Saturday, July 30, 2011
"THROUGH MY EYES ONLY: The Marilyn Dixon Story"
by Cyrus Webb (August 2011 Conversations Magazine)
Everybody has a story, and at times it might feel as though no one else understands what we are going through in our own lives. The more time I spend talking with individuals and meeting new people, however, I realize just how untrue that is. Take for instance Florida native Marilyn Dixon. Her personal journey is one that included heartache, anger, disappointment yet a strong faith that has aided her in weathering storms that would have destroyed others.
For Marilyn, tragedy struck early in her life almost 40 years ago when her brother was killed in a traffic accident involving a police officer. Then earlier this year she had to face a blow that no parent should have to endure. On January 7, 2011 her 37 year old son Timothy was sentenced for robberies of drug stores. He was given a life sentence. "As a mother I was feeling empty, loss and hurt," she says. "I then began to question myself. I felt guilty that maybe I did something wrong as a mother. I replayed my choices in my son's life in my mind over and over again."
Timothy had started to get in trouble at an early age. Marilyn says he was a follower, someone who wanted to be a part of his step-brother's family. Around the age of 15 he began stealing cars. After facing misdemeanor charges he was put into a preventative program with hopes that he could be rehabilitated before it was too late. Instead his life seemed to spiral further out of control. He dropped out of school in the 9th grade at 16 years old.
Marilyn says this was not just because of the trouble he was getting into. "He always had a problem with learning," she says. "I took every step I could to make sure he could get an education. This is something that even her son acknowledged. "He told me 'Mama you did all you could,'" she recalls " 'It was me and the choices I made.'" This offered some consolation. "It helped some to hear him say that," Marilyn says, "but you always question if you could have done anything differently."
The cycle of bad behavior continued for years. Timothy was caught in possession of a gun at age 17, was arrested and sent to a juvenile facility. He stayed there about two and a half years. When it comes to analyzing what kept leading Timothy in the wrong direction, Marilyn says that among the factors was the environment in which her son found himself in. "There are more bad apples than good apples," she explained. "My son found himself around more followers than leaders."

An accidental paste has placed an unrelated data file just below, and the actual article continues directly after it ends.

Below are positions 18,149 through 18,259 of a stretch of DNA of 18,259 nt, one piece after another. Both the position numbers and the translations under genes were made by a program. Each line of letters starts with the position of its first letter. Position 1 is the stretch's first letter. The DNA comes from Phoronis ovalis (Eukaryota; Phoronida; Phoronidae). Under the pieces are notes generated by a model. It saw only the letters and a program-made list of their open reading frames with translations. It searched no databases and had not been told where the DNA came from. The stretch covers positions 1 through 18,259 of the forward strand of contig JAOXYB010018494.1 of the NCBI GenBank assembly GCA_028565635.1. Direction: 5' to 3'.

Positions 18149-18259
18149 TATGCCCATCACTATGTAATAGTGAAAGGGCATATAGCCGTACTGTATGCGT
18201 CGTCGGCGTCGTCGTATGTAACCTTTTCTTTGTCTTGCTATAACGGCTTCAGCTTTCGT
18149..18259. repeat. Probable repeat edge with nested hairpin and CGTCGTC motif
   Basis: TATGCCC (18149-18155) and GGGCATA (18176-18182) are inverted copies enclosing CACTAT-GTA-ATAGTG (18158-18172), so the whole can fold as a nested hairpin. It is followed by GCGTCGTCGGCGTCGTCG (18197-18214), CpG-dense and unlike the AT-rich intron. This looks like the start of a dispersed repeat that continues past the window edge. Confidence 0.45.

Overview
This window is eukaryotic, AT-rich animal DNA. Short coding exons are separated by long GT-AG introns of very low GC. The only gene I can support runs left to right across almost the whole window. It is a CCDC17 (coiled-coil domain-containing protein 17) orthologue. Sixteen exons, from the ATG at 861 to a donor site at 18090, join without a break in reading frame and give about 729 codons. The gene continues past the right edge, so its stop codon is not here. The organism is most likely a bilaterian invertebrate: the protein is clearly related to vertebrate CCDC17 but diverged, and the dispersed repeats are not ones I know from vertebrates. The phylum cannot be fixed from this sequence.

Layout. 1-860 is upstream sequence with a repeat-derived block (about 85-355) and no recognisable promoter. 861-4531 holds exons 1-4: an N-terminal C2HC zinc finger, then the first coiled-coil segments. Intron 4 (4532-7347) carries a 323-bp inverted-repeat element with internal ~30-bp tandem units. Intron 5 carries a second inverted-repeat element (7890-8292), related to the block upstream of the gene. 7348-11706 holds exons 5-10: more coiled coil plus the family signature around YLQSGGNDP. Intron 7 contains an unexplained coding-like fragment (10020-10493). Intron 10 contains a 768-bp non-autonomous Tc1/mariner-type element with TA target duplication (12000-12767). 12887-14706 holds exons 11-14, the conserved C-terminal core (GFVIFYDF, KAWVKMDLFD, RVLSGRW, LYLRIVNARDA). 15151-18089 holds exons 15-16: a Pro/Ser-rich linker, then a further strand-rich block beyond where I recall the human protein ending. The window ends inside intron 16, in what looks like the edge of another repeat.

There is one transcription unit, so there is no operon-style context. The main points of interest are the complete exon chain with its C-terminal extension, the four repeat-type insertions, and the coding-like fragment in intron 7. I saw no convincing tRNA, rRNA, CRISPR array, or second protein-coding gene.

2007 was year that brought more violence to their neighborhood and turmoil to Marilyn Dixon's family. In August 2007 a police officer was killed. There seemed to be few leads and no arrest was made. During that time there was also a string of drug store robberies taking place, and once again Marilyn's son Timothy was implicated.
When the latest trouble with her son came up, Marilyn went through the emotions that would be expected of a mother. "I was angry, hurt and in disbelief," she says, "but it hasn't stopped me. God had to help me to heal from this." After they had Timothy in custody for the drug store robberies, Marilyn told me that the police tried to get him to confess to the killing of the police officer. "At first an officer told me that Timothy confessed to killing the police officer," she says. When Marilyn went to the police station she asked her son what was going on. He told her that they wanted him to confess to the shooting. It was at that point that she knew the law was not on her side. "A detective later told me that Timothy hadn't confessed," says Marilyn, "but the detective told me that he was going to do everything in his power to make sure that they were able to put the shooting on him."
In spite of the life sentence that was delivered earlier this year, Marilyn still has hope that the last chapter of her son's life has not yet been written. "Recently a new investigator said that he didn't believe the police killing had anything to do with the drug store robberies," Marilyn said. This has given her hope, but it was a different story when she first heard of the connection that police were trying to make between the drug store robberies, the death of an officer and her son.
What does Marilyn hope you take away from her experiences and her upcoming book THROUGH MY EYES ONLY? She told me that she wants her story and her family's experiences to encourage someone and let them know that they are not the only one going through hard times. At a time when so much is geared towards the things that divide us, it's good to know that there are still people out there who are willing to use their experiences to benefit someone else.
Keep in contact with Marilyn Dixon on Facebook at www.tinyurl.com/marilyndixonstory.